It is 50 years since Queen Elizabeth II was crowned in Westminster Abbey on 2 June 1953.
The Queen succeeded to the throne a year earlier in February 1952, after the death of her father King George VI.
Elizabeth was in Kenya at the time and became the first Sovereign in over 200 years to accede to the throne while abroad.
Do you have fond recollections of Coronation Day in June 1953? Send us your memories and tributes.
Thank you for your e-mails. This debate is now closed. A selection of your comments is published below.
I wasn't born, but my Mum has often told us the story of the day. They had a newly acquired little black and white Bush TV. She made a stack of sandwiches, scones and cakes so they could spend time watching the whole ceremony. My brother, who was born on the Queen's birthday - 21 April, was just over a year old and was planted in his high chair for the event. When the crowning moment arrived, everyone stood and toasted the Queen with sherry.
Everyone stood and toasted the Queen with sherry
We were into our second week of square bashing at RAF Hednesford and watched the coronation on TV in a shop window in Wolverhampton knowing that if we had joined the RAF one week earlier, we would have been lining the route.
Tom Scott, UK
I had just turned 4
Our neighbour, a Navy engineer, had made his own TV, for the occasion, from radar spare parts, so everything was black and green!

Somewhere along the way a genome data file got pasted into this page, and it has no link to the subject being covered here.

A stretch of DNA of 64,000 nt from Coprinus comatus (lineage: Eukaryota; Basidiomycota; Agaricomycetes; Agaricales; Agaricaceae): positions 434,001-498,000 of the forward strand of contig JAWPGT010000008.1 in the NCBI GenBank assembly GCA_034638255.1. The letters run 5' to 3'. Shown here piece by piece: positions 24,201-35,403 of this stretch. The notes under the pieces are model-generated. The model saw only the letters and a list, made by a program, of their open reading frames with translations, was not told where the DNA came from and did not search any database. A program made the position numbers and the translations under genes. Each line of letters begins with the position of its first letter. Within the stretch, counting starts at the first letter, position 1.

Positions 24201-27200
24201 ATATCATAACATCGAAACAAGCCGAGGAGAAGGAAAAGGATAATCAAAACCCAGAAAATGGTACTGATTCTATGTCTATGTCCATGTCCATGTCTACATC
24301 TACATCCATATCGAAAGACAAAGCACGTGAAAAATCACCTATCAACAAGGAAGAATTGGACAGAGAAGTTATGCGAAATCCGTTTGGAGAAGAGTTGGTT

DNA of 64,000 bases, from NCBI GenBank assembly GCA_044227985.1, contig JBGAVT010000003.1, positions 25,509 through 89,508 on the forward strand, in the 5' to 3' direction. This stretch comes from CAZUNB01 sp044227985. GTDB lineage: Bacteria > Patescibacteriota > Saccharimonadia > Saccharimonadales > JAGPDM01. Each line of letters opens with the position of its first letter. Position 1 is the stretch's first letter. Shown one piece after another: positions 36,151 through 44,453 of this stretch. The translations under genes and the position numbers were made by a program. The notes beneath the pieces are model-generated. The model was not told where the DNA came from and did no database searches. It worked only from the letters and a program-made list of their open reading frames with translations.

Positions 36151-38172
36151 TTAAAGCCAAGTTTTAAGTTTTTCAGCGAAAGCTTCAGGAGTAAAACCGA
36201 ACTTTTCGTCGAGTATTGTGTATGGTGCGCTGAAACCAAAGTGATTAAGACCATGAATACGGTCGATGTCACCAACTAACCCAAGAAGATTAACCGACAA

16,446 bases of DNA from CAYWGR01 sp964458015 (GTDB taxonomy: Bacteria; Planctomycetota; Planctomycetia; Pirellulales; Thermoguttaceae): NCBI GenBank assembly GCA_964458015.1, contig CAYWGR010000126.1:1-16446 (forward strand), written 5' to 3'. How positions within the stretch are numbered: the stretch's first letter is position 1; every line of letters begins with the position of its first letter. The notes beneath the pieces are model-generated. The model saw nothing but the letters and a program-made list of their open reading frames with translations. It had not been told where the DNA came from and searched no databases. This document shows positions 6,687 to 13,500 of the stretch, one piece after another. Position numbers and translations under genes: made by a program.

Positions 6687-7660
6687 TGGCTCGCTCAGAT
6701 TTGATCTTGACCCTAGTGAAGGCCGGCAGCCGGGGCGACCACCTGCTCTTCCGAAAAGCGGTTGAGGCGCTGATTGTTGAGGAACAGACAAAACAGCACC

I was 5 and had just started school prior to the coronation. I remember the street parties that took place in Newcastle and I believe it was my introduction to television. I remember the mug of 'sweetie' we got at school for the occasion. I have that mug to this day.
Tony Smyth, Canada (born in UK)
I was 8 years' old and I watched the parade from outside the Palace of Westminster (my father was acting as a steward on the day). It was a dismal day but no one minded and the atmosphere was great. I can well remember the Queen in her golden coach and the Queen of Tonga in an open carriage, not minding about the weather. I can remember that a policeman let me sit on his cloak because the ground was so wet. I loved all the pomp and colour; memories that will stay with me forever!
Memories that will stay with me forever!
I was 11 years old. I remember the day vividly as the whole school was treated to coronation ice-cream, chocolates and a miniature Union Jack.
Chandran Sukumaran, Malaysia
The Coronation was 2 days before my 4th birthday and I was quite convinced that all the celebrations were for my benefit. The world was divided into those who had TV and those who did not. We did, and I remember a lot of people in our house watching it on the tiny 9" black and white screen.
Theodora Simons, Wales/France
In 1953 I was a very prim teenager of fourteen years, living in Los Angeles, California, in the US. My mother and I composed a very prim and proper note of congratulations to Her Majesty and I laboriously copied it out. I was most thrilled to receive a note in return from the Queen's Lady-in-Waiting!
I was most thrilled to receive a note in return from the Queen's Lady-in-Waiting!